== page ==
Monday, January 26, 2015

The First of All the Creeds

The Lord is my shepherd; I shall not want.
He makes me lie down in green pastures.
He leads me beside still waters.
He restores my soul.

He leads me in paths of righteousness
for his name's sake.
Even though I walk through the valley of the shadow of death,
I will fear no evil, for you are with me;
your rod and your staff, they comfort me.

You prepare a table before me
in the presence of my enemies;
you anoint my head with oil;
my cup overflows.

Surely goodness and mercy shall follow me
all the days of my life,
and I shall dwell in the house of the Lord
forever and ever.
Psalm 23

Reflection – The Monday Psalter comes not a moment too soon this week of rabbits and punchiness, reminding us all in Psalm 23 of what is the true focus of our life, what really is that important, and the broad and deep framework into which everything else fits—the Shepherding of God which all human shepherds from the Pope to the rawest newly ordained priest are merely imperfect servants of.

I wrote a series of blog posts on this psalm a couple of years ago, and said quite a few lovely things about it then. What strikes me about it this time around is that this psalm is a wonderful medicine against fear, anxiety, discouragement—all the emotions that swirl up in us in difficult times and make us want to flee from life or give up the struggle.

Psalm 23 perpetually comes to us with a ringing, adamant, and yet very gentle and tender, poetic and lyrical expression of faith. God is taking care of us; He is giving us what we need; He is leading us through the dark times; there is nothing to fear, with Him with us; a table awaits us; we will dwell in His house forever.

Over and over again in our life, no matter what the troubles of the day are, or the troubles in our world, or the troubles in the lives of people we care about, this basic statement of faith is our sure antidote against fear and despair. In a sense, this is our first Creed, before we flesh it out with the historical details of how God is with us, how he came to us, how He is taking care of us, feeding us, leading us—the whole proclamation of Christ that is found in the various Christian Creeds—in a sense, before all of that, we have this fundamental statement of faith.

He is with us. God is good, and He is on the job for us. Trust Him. Follow Him. Keep your eyes and hearts lifted up to Him. And everything else follows from this. There is a sort of limpid simplicity to this psalm—it is short enough that a child can memorize it, the basic concepts are simple enough that anyone can grasp them, and yet the heights and depths of it take us just about as far as we are willing to go. It is psalm a mystic can pray, and never feel that he or she has gotten to the bottom of it, and yet it is given for all of us to pray, and so set our feet on that right and sure path.


So perhaps that is enough for today—I’ve been blogging a lot this week, and rather heavily. But it is awfully important for us, especially when we are struggling with this or that dimension of life or the Church or the world or whatever it is, to return to this fundamental proclamation of faith—the Lord is my shepherd; I shall want for nothing. Amen.

Sunday, January 25, 2015

On The Other Hand, The Pope Is Pretty Important

Sunday Catechism time, and this week I want to follow up on yesterday’s post on the relative unimportance of the papacy in light of the bigger picture—our call to follow Christ, to believe and proclaim the Gospel and to become the saints God made us to be. Just in case you missed yesterday’s post (just scroll down – that’s how blogs work!), or have forgotten what I said, I pointed out that for the greater history of the Church, most of the faithful and even the clergy have barely known the name of the Pope, let alone intently followed every word he spoke (on airplanes or off them), and yet here we all are, Catholics, so somehow the faith has gotten passed down. Our modern Catholic obsession with the papacy and whoever its current occupant is, is not a sign of great spiritual maturity and health.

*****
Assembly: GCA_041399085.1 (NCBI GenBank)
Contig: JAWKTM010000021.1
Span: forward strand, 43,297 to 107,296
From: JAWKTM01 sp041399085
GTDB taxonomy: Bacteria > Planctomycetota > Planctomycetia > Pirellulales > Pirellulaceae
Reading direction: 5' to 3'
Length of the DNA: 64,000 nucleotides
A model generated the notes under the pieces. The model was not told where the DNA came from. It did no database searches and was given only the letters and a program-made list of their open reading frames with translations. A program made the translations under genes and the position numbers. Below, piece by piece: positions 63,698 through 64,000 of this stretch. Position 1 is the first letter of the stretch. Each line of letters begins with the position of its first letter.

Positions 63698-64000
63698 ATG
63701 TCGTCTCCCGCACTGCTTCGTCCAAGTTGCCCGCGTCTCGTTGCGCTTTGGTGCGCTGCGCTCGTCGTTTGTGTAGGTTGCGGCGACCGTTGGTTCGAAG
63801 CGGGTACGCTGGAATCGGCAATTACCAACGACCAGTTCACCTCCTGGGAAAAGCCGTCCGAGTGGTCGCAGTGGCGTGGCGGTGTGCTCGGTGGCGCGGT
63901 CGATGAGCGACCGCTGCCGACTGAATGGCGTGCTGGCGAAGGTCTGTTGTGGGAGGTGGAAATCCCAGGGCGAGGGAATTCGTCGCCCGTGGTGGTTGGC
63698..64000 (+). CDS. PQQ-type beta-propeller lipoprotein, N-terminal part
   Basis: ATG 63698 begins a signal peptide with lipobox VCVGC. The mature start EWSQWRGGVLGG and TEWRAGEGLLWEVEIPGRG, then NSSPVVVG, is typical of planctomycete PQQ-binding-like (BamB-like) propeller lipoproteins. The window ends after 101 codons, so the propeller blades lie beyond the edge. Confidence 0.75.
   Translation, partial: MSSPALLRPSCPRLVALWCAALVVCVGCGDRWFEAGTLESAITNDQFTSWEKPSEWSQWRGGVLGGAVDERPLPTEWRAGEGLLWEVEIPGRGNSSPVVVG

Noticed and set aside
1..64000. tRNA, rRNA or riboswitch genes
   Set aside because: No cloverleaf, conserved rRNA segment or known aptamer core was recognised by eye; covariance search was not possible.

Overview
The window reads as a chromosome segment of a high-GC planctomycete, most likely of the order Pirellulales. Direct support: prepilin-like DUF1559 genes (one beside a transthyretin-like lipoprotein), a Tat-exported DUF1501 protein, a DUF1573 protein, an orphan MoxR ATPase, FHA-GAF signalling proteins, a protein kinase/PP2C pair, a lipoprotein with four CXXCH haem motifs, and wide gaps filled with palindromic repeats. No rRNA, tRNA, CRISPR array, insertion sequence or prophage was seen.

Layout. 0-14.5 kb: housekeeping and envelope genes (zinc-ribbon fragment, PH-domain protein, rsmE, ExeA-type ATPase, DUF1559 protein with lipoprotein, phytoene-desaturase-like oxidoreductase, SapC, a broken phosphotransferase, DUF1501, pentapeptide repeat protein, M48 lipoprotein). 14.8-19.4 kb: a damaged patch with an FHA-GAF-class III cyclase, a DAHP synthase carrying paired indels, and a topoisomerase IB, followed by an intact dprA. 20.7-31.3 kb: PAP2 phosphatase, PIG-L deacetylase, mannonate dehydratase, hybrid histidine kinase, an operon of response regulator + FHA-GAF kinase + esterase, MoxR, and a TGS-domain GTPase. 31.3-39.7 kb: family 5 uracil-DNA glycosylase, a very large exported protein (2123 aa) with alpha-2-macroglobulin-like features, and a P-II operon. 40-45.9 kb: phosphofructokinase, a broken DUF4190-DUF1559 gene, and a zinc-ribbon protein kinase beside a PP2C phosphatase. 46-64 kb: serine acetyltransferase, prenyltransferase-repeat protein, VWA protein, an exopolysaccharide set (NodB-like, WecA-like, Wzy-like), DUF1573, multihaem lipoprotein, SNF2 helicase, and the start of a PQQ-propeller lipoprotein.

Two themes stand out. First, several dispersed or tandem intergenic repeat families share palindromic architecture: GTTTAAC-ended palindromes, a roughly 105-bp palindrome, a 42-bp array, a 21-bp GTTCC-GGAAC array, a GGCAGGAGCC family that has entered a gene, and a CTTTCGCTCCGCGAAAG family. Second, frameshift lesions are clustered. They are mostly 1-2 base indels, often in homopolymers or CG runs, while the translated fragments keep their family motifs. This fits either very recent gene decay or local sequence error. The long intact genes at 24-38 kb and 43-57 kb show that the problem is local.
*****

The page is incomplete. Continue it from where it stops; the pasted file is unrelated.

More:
That being said, the Pope is important. The papacy was instituted by Christ in his commissioning of Peter as the rock on which He would build his Church, and clearly the Lord does not do things without good reason.

The Catechism of the Catholic Church defines it thus:

The Pope, Bishop of Rome and Peter's successor, is the perpetual and visible source and foundation of the unity both of the bishops and of the whole company of the faithful. For the Roman Pontiff, by reason of his office as Vicar of Christ, and as pastor of the entire Church has full, supreme, and universal power over the whole Church, a power which he can always exercise unhindered. (CCC 882)

The key word here is unity. This is the deep meaning and purpose of the papacy in the Church, to be the visible source of our unity. The invisible source of our unity is the Holy Spirit, of course, operating in our hearts through grace, but it is essential to our Catholic understanding of things that the invisible realities of grace always are expressed in the visible life of the Church.

The papacy has a sacramental quality to it, then. It is not itself one of the seven sacraments, of course, although the Pope is by definition the Bishop of Rome and thus derives his ministry from the Holy Order of the episcopacy. But it is a sacramental, a visible sign of invisible realities. As holy water is a sign of our baptismal seal, and our use in faith of it is efficacious in making that grace of baptism active and operative, so the papacy is a sign of our unity in Christ, in the Church, and our fidelity to that sign is efficacious is building up the unity in love of the Body of Christ, so that it be the sign of God’s presence and love in the world that it is meant to be.